From a strictly tactical perspective, a marketer wise in the way of social media should at least be aware of when ad hominem attacks could be effective in achieving a particular set of goals, even as she understands that she may be playing with a double-edged sword.
Bad Tactics Is Not the Same As Illegitimate
What I would warn the RE.net — and anyone else for the matter who might be reading this — of is not to equate bad tactics with illegitimacy. A complaint loaded down with personal attacks might still have a valid point buried within it.
Especially those who are in the business of helping companies use social media for branding and engagement need to exercise judgment as to what is and is not legitimate. Taking an example from real estate, suppose a past client were to get on Facebook or on a national blog of some sort and post something like this:
“I can’t stand that ***** bitch So-and-So; she’s the worst f’ing realtor in history, who kills puppies for fun. She priced my ****** house so ***** low just to move the damn thing with no effort — greedy lazy selfish bitch!”
Understandably, So-and-So’s first reaction would be horror mixed with anger. Personal attacks abound! Yet, there is a valid point there. Maybe she did price the house too low. Maybe she didn’t do a good enough job explaining the price, or market conditions, or whatever. Maybe she needs to take another look at what happened in that transaction.
A response like, “Well, that just crosses the line! I’m not listening!” is justifiable — but shortsighted. Some recognition of the fact that flaming and personal attacks are part and parcel of the Internet would likely do So-and-So better.
For example, earlier today, Greg Swann of Bloodhound Blog (a national real estate blog) just laid it on yours truly:
But, alas, the Shortbus set doesn’t have the vision to come up with a truly idiotic argument against using mobile devices to market real estate. This honor was earned by Rob Hahn, an attorney in New York City who doubles as a vendorslut consultant or a consultant to vendorsluts or some bizarre combination of the two.
Among the clever epithets he came up with were “The Inglorious R.O.B.” and “The Ignominious R.O.B.” Brilliant! Wordsmithing at its finest!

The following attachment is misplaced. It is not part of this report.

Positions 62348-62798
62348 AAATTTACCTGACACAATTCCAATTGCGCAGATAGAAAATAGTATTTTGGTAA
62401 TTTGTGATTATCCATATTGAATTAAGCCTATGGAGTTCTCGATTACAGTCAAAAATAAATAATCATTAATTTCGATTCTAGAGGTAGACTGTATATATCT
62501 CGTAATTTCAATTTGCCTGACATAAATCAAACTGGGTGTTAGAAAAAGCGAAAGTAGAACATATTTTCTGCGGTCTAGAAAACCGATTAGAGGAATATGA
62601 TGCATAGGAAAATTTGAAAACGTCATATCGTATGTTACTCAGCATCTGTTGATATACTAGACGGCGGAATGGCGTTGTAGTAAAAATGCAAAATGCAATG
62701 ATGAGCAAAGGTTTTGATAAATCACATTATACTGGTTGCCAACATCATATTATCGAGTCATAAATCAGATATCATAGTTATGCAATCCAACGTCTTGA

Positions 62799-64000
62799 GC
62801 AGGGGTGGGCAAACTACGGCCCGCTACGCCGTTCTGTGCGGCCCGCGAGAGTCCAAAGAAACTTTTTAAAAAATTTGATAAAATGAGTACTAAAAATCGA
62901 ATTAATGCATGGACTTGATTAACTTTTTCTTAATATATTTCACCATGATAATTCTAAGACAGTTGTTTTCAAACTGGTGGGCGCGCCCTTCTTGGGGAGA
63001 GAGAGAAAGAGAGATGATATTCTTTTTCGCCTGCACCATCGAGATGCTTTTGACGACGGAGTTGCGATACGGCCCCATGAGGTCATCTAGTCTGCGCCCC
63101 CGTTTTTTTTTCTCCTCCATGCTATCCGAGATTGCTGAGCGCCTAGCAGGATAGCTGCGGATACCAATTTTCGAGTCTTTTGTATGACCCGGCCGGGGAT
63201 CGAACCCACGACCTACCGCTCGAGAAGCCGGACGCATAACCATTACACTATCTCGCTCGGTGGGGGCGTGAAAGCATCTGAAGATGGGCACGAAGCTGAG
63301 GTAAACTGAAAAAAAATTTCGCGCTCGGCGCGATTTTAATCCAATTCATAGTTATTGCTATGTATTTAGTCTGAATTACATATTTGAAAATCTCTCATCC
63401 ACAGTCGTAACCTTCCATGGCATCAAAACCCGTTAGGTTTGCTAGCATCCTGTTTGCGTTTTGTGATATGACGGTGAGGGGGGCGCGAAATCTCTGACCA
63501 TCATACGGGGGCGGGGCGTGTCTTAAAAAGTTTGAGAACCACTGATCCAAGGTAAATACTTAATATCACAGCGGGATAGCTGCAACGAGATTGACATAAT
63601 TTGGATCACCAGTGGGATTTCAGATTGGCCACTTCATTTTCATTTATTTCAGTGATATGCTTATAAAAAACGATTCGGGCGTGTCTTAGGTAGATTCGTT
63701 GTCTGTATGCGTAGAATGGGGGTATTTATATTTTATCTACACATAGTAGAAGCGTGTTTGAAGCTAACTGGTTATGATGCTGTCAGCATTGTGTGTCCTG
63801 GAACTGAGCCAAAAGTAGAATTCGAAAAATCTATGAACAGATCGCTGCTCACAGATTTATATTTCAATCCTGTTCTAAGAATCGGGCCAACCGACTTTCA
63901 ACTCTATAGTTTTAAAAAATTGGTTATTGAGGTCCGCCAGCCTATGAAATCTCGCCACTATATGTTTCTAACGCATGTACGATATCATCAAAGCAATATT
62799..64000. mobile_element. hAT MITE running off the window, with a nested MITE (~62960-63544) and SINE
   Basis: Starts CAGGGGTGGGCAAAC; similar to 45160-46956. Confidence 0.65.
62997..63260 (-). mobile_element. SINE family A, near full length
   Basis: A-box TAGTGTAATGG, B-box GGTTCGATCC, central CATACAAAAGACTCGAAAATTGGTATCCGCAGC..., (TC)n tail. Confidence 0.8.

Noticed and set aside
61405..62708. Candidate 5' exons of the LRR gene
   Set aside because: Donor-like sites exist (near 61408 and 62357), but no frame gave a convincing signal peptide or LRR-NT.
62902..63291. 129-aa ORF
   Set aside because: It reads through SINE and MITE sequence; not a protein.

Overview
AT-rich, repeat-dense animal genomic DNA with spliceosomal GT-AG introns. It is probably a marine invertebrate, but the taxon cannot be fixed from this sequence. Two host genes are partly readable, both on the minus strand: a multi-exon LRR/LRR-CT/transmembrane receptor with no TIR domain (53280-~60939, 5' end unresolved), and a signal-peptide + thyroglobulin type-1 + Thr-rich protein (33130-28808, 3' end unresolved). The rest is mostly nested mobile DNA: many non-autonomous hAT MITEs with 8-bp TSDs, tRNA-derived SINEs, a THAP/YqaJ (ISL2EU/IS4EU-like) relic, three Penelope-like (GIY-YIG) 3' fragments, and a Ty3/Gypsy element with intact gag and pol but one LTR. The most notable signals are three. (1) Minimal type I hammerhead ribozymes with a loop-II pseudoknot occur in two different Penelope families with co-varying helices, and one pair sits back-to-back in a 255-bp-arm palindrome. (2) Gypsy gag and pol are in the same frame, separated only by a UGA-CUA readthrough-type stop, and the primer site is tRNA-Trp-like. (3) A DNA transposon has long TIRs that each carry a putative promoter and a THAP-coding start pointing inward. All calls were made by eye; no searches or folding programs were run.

Now, I dig a good flamewar like any redblooded partisan of the political blogosphere, but in this case… I’m not that interested. I’m rather more interested to find out if the point he makes exposes a flaw in my way of thinking. Personally, I haven’t seen anything buried in his rants that makes me change my mind. The rest of it, all the personal crap, I lack the measure of respect for the critic that would make such things sting.
Frankly, that’s what I’d like to advise the RE.net when it comes to periodic flamewars. By all means, get into it — rally around the family, with a pocketful of shells, and all that. But don’t lose sight of whatever point the ranting flamer is trying to make. Stomp him all you want, but don’t rule such things “out of bounds” or “over the line” or some such. Flaming hurts the flamer; but ignoring substance hurts all of us.
As Far As Greg vs. Todd…
Greg went overboard; of that, there’s no doubt. But there IS an important point buried in his rants. Jay Thompson (@phxreguy) is writing a post on that, I believe.
Does an organization — in this case NAR — bear any responsibility if an employee says something via personal social media channels that results in negative impact?
That question is a valid one; and it’s one worth discussing.
The rest of it, the personal attacks, the name-calling… well, Greg… that was bad tactics. As you will find out. But on the actual valid issue you raised, we all will benefit by discussing that in the days ahead.